Scientists elucidate the mechanism behind the liquid-solid phase transition of FUS protein that leads to amyotrophic lateral sclerosis
The RNA-binding ‘fused in sarcoma’ (FUS) protein transitions between liquid and solid phases inside cells. This transition may lead to the formation of riboprotein granules that cause neurodegenerative diseases like familial amyotrophic lateral sclerosis (ALS), the mechanisms of which remain unclear. Scientists from Japan have unraveled the mystery behind FUS protein aggregation that leads to ALS. They also report that arginine suppresses the aggregation and could be a potential drug candidate for ALS-causing FUS.
Fused in sarcoma (FUS) is a multifunctional RNA-binding protein that regulates transcription and mRNA processing inside cells. It is mainly present in the nucleus with traces in the cytoplasm. Alteration of the FUS protein and its abnormal aggregation has been associated with the development of neurodegenerative diseases like familial amyotrophic lateral sclerosis (ALS) and frontotemporal lobar degeneration.
FUS, like many other proteins, has been noted to undergo liquid-liquid phase separation (LLPS) both in artificial lab conditions and in its natural conditions in the body, to form liquid-like droplets containing ribonucleoprotein aggregates. LLPS separates solutions of macromolecules like protein and RNA into two distinct liquid phases that have various biological functions. Although LLPS of FUS, leading to aberrant liquid-solid transition, is suggested to cause ALS, the underlying mechanism of the process remains unknown.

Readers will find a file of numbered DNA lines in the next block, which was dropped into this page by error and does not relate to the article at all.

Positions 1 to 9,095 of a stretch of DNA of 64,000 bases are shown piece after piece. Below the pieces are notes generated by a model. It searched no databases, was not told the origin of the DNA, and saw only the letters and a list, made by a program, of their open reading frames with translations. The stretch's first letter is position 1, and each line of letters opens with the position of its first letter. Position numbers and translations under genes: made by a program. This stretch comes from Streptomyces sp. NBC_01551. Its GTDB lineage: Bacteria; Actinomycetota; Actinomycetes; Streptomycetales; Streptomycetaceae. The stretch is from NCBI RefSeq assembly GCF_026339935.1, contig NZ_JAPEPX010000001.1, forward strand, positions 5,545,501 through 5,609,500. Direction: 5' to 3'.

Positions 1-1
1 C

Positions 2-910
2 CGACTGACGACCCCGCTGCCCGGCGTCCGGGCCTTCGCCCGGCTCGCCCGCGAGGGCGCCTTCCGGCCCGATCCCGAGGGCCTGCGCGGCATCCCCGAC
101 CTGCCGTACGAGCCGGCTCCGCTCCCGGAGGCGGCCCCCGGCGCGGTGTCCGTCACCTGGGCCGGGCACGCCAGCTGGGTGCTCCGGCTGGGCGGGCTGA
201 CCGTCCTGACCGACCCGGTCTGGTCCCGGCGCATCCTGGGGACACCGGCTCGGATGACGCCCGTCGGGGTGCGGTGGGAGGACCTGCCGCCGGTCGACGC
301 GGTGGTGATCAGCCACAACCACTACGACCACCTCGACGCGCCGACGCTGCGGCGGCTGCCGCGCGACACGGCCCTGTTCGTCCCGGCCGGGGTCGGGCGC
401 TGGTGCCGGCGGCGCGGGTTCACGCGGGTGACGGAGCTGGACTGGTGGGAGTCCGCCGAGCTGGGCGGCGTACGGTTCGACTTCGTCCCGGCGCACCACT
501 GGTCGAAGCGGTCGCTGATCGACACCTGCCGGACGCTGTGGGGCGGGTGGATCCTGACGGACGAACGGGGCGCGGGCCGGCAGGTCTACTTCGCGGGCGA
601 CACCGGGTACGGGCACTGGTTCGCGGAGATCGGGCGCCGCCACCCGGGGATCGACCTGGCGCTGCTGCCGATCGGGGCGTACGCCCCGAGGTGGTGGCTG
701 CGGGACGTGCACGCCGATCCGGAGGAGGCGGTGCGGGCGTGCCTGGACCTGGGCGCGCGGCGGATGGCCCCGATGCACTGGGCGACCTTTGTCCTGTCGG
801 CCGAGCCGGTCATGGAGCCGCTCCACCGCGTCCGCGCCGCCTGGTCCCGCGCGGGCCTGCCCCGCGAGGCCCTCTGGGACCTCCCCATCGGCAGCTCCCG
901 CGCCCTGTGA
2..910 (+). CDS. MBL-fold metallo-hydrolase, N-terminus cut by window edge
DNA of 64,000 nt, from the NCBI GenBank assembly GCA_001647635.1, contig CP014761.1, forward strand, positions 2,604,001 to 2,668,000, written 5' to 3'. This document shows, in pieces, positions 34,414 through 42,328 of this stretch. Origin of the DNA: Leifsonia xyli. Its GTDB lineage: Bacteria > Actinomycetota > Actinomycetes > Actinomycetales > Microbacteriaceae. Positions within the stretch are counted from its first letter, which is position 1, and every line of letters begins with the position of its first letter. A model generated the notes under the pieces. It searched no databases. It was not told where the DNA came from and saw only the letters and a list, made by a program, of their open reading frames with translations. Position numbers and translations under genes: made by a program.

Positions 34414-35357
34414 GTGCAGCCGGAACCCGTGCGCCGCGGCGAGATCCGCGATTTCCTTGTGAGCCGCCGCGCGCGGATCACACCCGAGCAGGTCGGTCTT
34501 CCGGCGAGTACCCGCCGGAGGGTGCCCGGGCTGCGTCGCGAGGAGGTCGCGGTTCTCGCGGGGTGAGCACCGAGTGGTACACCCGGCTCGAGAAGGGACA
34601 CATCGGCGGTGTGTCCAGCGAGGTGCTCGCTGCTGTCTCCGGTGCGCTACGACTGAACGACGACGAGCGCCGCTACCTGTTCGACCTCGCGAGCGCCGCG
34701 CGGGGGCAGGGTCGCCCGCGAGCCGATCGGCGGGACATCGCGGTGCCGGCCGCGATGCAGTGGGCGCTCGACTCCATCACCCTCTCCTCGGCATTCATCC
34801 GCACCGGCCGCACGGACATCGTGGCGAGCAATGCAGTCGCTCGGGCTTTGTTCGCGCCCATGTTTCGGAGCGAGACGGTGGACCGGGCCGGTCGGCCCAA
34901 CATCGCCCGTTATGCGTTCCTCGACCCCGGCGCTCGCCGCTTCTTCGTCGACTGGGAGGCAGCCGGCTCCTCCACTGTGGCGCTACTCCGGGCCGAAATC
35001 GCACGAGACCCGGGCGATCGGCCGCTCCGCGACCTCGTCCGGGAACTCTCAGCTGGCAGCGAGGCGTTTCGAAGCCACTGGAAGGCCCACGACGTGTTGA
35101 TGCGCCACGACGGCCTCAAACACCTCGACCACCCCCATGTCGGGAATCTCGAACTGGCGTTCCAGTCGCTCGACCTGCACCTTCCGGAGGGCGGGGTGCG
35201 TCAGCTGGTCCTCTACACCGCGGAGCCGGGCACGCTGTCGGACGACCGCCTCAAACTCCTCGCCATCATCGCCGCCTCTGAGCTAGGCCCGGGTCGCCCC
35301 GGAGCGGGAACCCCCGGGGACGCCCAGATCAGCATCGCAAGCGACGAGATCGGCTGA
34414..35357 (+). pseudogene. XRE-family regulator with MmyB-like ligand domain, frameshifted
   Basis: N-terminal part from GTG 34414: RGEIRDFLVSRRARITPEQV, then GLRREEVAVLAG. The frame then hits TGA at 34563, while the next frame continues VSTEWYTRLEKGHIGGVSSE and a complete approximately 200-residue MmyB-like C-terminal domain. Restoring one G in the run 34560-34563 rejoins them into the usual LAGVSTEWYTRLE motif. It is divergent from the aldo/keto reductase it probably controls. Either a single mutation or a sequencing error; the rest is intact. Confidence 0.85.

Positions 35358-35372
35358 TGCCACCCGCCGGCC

To this end, a group of researchers from the Ritsumeikan University in Japan have investigated the dynamics of the FUS-LLPS liquid condensates. The team led by Prof. Ryo Kitahara discovered how FUS undergoes phase transition, and also identified a new therapeutic target for ALS. The study was recently published in the journal Physical Chemistry Chemical Physics. While talking about the rationale behind their work, Prof. Kitahara explains, “The mechanism of liquid-to-solid phase transition of FUS must be understood in order to comprehend the onset of ALS and develop therapeutic agents targeting FUS”.
Previous studies have established that LLPS of FUS forms two distinct, reversible types of liquid condensates in equilibrium, the LP-LLPS (normal type) and the HP-LLPS (aberrant type), each with different partial molar volumes. This information provided the team with a great base to build upon. They examined the FUS solution using fluorescence recovery after photobleaching (FRAP), UV-Vis spectroscopy, and microscopy combined with hydrostatic pressure variations.
The result of FRAP experiments provided some interesting insights into the dynamics of FUS phase transitions. Apparently, HP-LLPS accelerated the ‘aging of droplets’, which is the time-dependent transition of liquid condensates into solid aggregates. Motivated by this discovery, the researchers used UV-Vis spectroscopy to investigate the reversibility of the phases. They found that the time-dependent formation of irreversible FUS aggregates was greater with HP-LLPS when compared to LP-LLPS. In other words, HP-LLPS promoted formation of irreversible solid aggregates with time, which could possibly be the reason behind the aging or degeneration of nerve cells.